Glasnost . Perestroika . It has been two years since we initially heard those words. At first we could hardly pronounce them. Now they tumble off our lips.
They have wrought incredible change. In Lithuania and Latvia the nationalist colors fly freely. History examinations are canceled because the “correct” version of history is changing so rapidly that educators don’t know what questions to ask. Andrei D. Sakharov, who two years ago was in exile 500 miles from Moscow, may soon travel abroad. A prominent Israeli scholar will open a school in Moscow. A teacher has been given permission to teach Hebrew--an act for which not long ago people were thrown into jail. And the number of exit visas granted to Jews and others has increased dramatically.
Is this a new Soviet Union? Have we witnessed the end of the struggle that landed Anatoly Sharansky, Ida Nudel and others in prison camps because of their desire to leave for Israel? During a three-week stay in the Soviet Union this fall I saw change everywhere. Refuseniks who used to secretly rendezvous with foreigners at street corners now come to tourist hotels. Individuals who had never openly discussed their situation on the telephone now do so.
But it is not only those who have applied to leave who are stepping forward. Jews who have no plans to emigrate want to know about their culture. One young father invited me to his home, where a Jewish community library has been established. When we arranged to meet, I asked, “How will I recognize you?” He answered, “Don’t worry, you’ll know.” And I did. He was the only one at a Moscow bus stop wearing a button that proudly proclaimed in Hebrew:"The nation of Israel lives.” Over his door-bell was the sign sefriah , the Hebrew word for library. Not long ago this would have earned him harassment and possibly imprisonment. Yuli Kosharovsky, who has waited for 17 years for permission to emigrate, estimates that there are now 25 Jewish groups in Moscow. None are official or legally recognized, and they conduct cultural activities under trying and difficult circumstances. Yet many Jews who never before would have participated now do so. The same is true in other cities.
Everywhere I visited, Jews in the Soviet Union besieged me with requests that I teach them about their tradition. They thirst for knowledge of their history and literature, an opportunity generally unavailable to them. They do not delude themselves into thinking that centuries of anti-Semitism have been eliminated. But, as Michael Chlenov, the leader ofthe cultural movement in Moscow, put it, “If we do not know who we are and the great tradition from which we come, then we have let the anti-Semites define us.” Soviet Jews have come to recognize that they cannot be Jews because of oppression, they must be Jews despite it.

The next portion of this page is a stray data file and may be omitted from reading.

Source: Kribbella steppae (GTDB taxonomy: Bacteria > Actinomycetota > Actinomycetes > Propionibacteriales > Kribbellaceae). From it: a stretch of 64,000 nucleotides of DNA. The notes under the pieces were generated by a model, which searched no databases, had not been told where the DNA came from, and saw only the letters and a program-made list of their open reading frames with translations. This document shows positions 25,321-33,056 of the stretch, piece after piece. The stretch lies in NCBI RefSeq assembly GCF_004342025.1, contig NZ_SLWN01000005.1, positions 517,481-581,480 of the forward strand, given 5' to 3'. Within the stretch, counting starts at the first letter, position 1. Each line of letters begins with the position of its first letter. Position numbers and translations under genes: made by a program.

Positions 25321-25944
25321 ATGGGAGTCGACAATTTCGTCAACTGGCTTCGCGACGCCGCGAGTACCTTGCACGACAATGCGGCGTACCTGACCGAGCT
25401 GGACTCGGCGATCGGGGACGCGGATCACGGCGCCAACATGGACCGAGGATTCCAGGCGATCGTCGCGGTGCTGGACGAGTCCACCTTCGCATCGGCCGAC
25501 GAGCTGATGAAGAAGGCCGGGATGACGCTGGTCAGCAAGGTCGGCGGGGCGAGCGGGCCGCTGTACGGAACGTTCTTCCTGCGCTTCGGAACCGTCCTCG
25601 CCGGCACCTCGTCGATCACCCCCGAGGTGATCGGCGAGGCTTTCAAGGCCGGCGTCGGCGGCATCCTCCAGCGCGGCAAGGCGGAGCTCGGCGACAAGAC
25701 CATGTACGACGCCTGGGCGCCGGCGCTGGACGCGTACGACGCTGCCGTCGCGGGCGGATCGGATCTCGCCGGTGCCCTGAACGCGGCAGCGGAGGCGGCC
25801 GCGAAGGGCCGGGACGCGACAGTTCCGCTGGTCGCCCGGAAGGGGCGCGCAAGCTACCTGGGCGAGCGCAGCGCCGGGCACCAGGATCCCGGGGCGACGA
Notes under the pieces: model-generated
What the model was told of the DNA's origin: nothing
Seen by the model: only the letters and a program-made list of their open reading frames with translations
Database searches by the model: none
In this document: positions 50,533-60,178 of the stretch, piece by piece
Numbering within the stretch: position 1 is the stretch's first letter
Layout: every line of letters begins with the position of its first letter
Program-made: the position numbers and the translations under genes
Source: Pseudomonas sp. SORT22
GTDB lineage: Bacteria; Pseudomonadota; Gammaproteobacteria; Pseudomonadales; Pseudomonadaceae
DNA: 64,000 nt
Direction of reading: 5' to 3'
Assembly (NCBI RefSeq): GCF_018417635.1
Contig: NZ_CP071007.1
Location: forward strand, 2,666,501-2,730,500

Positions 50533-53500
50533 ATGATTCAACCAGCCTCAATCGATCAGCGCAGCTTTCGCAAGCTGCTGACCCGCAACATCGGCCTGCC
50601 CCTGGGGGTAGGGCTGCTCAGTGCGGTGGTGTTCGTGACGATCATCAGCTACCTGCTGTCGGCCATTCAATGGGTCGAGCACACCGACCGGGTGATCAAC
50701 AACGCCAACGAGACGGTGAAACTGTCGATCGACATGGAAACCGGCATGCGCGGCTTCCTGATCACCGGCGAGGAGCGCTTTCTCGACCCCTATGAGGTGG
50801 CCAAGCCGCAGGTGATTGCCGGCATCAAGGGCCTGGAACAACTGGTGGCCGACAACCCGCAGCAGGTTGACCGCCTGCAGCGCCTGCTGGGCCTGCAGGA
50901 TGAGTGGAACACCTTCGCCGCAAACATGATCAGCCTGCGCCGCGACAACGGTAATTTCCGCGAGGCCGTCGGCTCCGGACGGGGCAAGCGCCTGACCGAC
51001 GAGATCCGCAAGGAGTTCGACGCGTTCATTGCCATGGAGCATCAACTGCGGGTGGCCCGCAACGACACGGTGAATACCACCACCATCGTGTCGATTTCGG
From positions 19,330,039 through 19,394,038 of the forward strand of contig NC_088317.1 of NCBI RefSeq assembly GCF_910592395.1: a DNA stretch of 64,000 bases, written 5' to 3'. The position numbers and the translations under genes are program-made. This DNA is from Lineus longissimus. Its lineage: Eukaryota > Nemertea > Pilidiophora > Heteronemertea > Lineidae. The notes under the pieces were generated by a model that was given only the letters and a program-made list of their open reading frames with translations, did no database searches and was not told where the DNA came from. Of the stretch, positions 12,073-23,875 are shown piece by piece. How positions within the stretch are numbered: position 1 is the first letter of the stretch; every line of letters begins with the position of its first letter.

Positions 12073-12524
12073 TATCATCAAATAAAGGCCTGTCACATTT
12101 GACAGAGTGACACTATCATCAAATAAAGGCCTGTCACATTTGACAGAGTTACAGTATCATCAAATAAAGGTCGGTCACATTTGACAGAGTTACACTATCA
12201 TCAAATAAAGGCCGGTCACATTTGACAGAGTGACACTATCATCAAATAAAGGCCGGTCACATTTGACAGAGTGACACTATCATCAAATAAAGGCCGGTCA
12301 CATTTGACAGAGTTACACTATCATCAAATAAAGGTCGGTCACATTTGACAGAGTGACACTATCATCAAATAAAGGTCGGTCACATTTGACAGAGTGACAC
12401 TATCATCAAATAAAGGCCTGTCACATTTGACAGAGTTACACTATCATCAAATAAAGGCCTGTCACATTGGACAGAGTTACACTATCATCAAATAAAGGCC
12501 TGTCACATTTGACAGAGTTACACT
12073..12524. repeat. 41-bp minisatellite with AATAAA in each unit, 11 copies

True, things have improved dramatically. The changes go to the heart of the Soviet system. But caution is in order lest we naively assume that the human-rights problem has been solved.
Glasnost has won the Soviets international praise and support and, most important, hard currency. European nations are sending significant aid to the Soviet Union. Multinational corporations are seeking investment opportunities. We may give the Soviet Union “most-favored-nation status,” which will greatly enhance its trade position.
But refuseniks and other Jews wonder: Is glasnost just a change in the window display while the store and its management remain the same? Even with today’s improved political climate, a simple commemoration ceremony for the victims of Babi Yar, a World War II atrocity against Jews, is locked out of a Moscow theater. The Soviet Union continues to refuse to recognize Hebrew as the language of the Jewish people. The Russian nationalist group Pamyat is permitted to regularly hold demonstrations where it engages in anti-Semitic rhetoric reminiscent of the worst of Czarist Russia while a small demonstration in front of the Moscow Radio Ministry, which has denied 11 of its employees permission to leave, lands two Jews in jail. Yuli Kosharovsky, Elena Keis, Alec Zelichonek and many others continue to sit as they have done for more than 15 years--their professional and personal lives on hold--waiting for exit visas to Israel.
Those in the United States who have been at the forefront of the human- and Jewish-rights struggle must not relax their guard. As this small window of opportunity opens, they must push harder than ever. Even as they acknowledge that there has been significant improvement, they must ask some tough questions. America must not be deceived by appearance. Only the Soviets’ continued progress toward an internationally accepted level of human rights will prove that both the window display and the management’s policies have truly changed.